Suppose that we monitor a population of devices over an interval $[a,b]$. Some devices are added before $a$ and some are added during $[a,b]$. Furthermore, some devices fail during $[a,b]$ and some are healthy until time $b$ and their ages are right censored. Roughly, $90\%$ of the population are right censored. We can assume that the devices are added randomly. We know all device ages during $[a,b]$.
Is this an example of a random censoring? I'm using the following type definitions from Wikipedia: https://en.wikipedia.org/wiki/Censoring_(statistics)#Types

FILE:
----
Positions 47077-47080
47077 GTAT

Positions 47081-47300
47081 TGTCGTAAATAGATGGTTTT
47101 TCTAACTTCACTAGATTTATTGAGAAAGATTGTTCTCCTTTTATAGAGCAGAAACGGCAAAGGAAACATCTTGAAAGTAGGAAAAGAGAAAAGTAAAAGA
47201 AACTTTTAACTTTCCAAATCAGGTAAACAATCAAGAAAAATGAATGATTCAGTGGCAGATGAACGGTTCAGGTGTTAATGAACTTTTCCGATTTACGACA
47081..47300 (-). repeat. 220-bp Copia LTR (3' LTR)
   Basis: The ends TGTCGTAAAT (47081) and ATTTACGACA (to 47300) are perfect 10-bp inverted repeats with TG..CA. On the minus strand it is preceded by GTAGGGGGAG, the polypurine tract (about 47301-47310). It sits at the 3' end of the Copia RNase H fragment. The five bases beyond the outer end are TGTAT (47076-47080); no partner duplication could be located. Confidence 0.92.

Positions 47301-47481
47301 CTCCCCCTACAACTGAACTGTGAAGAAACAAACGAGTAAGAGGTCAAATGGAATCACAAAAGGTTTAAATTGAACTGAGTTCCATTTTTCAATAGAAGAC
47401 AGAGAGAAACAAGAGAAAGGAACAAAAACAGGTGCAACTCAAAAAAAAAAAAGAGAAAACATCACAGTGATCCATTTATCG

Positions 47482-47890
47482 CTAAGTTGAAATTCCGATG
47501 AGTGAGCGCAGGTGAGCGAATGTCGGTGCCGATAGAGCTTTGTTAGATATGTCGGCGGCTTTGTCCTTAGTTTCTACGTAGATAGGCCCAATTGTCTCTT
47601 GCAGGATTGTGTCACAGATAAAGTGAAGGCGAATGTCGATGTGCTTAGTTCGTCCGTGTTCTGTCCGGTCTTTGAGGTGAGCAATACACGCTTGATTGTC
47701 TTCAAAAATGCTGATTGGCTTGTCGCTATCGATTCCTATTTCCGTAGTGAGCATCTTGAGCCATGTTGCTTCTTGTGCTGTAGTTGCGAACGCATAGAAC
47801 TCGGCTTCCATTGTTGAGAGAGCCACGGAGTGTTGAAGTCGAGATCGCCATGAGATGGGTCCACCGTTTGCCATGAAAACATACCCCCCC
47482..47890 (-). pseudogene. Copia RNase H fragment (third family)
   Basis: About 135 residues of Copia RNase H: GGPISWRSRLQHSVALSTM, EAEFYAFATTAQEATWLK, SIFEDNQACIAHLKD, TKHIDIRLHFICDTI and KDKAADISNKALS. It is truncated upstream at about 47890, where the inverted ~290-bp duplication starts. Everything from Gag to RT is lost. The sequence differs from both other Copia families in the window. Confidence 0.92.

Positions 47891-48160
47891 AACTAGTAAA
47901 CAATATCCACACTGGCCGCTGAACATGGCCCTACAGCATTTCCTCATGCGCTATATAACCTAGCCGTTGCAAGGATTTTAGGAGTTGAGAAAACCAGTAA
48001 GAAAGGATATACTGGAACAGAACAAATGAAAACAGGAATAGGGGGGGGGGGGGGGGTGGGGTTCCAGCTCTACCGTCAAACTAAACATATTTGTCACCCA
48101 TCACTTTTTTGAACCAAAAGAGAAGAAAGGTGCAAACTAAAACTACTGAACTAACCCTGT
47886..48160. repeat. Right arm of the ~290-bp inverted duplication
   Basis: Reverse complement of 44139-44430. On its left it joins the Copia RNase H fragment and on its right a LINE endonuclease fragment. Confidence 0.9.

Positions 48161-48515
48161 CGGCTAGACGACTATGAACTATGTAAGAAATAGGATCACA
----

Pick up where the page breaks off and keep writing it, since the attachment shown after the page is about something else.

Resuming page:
We are interested to perform survival analysis to estimate the failure distribution $f(t)$ of these devices. My intuition is that since many of the samples are right censored, our estimation of the tail of distribution $f(t)$ will be inaccurate and biased.
Now, suppose that we are only interested in estimating $f(t)$ over the interval $[0,c]$ where $c < b - a$. Is there a way to obtain an unbiased estimate of $f(t)$ over this interval? Also, we have a lot of data so it is okay to only use a fraction of them.